Ryan Jones diagnosed rugby dementia, ‘I’m terrified’

(ANSA) – LONDON, JUL 17 – Fears and anguish for a life that literally “is falling apart”, inevitably day after day, at just 41 years old: the dramatic confession is from former captain of the Welsh national rugby team, Ryan Jones , who was diagnosed with onset stage dementia a few months ago. Only the latest testimony of a long series of former professional rugby players who, following the violent blows suffered during their career, have developed more or less aggressive forms of neurodegenerative brain disease.

“I feel my world is falling apart – Jones’s Times story, 75 caps with Wales, and a member of the Lions team on the 2005 tour – I’m really scared because I have three children, and three more from my partner. and I want to be a great dad. I’ve lived 15 years of my life as a superhero, but I’m not. I don’t know what the future holds. “

An uncertainty erupted last December when Jones was diagnosed with chronic traumatic encephalopathy (CTE), a progressive degenerative brain disease that can occur after repeated head injury. “I am the product of an environment that is all about human performance.

I would just like to lead a happy, healthy and normal life, but I feel that something has been taken away from me, and there is nothing I can do. I can’t train harder, I can’t be a referee, I don’t know what the rules of the game are anymore. “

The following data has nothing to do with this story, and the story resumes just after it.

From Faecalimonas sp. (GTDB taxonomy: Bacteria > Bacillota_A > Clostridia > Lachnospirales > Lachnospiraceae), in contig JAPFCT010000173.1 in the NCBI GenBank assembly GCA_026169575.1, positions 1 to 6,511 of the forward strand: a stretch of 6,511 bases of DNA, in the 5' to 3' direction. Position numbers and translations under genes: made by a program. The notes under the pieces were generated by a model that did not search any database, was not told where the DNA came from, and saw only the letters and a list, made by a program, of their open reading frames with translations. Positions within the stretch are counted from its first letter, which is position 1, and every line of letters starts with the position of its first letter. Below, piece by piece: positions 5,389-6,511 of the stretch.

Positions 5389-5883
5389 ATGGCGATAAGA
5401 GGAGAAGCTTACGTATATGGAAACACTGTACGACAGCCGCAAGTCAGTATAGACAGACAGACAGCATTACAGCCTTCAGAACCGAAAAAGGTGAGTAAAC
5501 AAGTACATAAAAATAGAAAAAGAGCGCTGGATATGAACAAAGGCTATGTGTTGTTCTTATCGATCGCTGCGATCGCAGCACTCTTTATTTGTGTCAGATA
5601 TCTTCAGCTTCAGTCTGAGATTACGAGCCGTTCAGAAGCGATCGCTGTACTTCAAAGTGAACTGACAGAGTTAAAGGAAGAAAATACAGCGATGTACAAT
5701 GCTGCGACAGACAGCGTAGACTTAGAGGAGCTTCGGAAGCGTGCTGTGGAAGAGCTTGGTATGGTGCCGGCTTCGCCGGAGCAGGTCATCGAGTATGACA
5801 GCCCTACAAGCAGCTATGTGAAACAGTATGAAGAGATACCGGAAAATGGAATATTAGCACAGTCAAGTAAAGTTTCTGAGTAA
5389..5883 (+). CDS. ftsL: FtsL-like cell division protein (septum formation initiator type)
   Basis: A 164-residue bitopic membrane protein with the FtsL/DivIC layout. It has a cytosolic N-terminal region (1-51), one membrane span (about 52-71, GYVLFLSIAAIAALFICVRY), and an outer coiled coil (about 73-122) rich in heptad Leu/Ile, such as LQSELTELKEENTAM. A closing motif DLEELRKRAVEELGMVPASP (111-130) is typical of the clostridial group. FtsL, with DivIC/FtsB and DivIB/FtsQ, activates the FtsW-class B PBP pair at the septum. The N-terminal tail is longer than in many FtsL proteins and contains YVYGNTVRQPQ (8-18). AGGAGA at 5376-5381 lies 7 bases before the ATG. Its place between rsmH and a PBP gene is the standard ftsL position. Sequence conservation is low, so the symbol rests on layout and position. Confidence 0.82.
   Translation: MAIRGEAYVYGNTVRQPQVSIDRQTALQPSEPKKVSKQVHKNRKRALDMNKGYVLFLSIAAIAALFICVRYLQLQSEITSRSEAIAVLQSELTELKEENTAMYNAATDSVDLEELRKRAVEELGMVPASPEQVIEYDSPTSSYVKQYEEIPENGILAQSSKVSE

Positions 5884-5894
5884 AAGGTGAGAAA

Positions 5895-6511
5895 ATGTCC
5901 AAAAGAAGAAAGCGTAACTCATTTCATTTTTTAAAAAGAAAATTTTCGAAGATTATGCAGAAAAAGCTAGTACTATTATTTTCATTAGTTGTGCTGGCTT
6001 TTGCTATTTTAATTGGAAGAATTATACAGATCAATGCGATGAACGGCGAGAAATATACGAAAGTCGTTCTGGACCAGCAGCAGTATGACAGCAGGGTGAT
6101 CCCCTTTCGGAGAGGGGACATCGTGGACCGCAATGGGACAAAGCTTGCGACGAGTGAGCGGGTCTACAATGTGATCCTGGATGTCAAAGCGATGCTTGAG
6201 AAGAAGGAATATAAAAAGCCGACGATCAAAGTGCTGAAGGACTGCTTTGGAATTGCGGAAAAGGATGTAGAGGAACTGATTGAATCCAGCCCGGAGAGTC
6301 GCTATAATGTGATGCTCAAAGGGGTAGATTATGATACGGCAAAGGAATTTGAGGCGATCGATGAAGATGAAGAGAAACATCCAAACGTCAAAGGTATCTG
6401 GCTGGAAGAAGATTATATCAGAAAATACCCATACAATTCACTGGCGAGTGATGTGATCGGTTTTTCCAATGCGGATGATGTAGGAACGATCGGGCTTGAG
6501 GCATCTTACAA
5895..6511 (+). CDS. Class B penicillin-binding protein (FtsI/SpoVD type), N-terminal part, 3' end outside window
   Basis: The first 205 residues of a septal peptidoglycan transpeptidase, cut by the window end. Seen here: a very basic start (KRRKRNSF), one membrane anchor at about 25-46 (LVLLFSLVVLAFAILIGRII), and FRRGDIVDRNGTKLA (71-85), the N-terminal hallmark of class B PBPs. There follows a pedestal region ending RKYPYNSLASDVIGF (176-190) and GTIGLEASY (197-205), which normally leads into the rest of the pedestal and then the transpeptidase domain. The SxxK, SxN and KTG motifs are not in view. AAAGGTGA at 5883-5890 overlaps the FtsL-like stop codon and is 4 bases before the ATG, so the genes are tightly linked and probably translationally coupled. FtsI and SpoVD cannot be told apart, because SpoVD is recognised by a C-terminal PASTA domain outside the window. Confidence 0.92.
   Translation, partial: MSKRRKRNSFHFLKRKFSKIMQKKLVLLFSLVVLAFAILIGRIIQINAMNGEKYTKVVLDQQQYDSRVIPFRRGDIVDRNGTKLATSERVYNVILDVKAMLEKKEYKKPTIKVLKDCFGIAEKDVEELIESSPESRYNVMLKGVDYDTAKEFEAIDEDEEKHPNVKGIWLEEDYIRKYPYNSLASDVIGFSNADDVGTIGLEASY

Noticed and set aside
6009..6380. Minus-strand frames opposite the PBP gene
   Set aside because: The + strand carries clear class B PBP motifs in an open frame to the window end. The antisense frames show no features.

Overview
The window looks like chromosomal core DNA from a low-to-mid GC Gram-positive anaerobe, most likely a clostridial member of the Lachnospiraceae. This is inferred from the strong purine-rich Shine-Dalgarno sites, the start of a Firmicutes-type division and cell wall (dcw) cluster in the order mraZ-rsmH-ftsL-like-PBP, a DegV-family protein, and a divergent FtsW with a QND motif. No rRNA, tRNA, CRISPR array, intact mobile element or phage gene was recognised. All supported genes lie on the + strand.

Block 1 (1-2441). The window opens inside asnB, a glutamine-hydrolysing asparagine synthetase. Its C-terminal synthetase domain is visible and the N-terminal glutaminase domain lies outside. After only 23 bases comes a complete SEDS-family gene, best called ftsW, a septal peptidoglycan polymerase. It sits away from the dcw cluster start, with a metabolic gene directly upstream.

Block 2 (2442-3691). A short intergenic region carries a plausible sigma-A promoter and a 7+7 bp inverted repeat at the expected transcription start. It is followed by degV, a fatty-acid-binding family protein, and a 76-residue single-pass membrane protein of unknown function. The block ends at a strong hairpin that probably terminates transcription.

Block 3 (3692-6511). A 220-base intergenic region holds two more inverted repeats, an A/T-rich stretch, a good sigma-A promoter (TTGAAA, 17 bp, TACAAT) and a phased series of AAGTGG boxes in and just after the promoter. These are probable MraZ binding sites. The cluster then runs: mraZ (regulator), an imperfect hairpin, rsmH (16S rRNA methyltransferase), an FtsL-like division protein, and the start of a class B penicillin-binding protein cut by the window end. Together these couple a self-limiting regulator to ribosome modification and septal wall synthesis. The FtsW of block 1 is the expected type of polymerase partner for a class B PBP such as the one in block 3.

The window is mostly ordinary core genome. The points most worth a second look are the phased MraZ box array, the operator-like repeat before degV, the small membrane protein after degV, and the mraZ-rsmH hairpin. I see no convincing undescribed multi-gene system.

Having retired in 2015, Jones has also suffered from depression in recent years, before starting to experience increasingly serious memory problems. “I’m terrified because I don’t know how I will be in two or three years. Nobody can tell me if these episodes of lack of memory will last a week or two, or maybe they will be permanent.”

An unstoppable decline, in the face of which Jones, like anyone in his condition, is powerless. This is one of the reasons why the former Wales captain asks for greater responsibility from the top of the sport: “Rugby is walking towards the abyss, with its eyes closed: it is a catastrophic situation”. Last month, the Alzheimer’s Society partnered with the Professional Rugby Association to provide information and support to past or present players or managers who have been diagnosed with dementia. (HANDLE).

Source: Ansa

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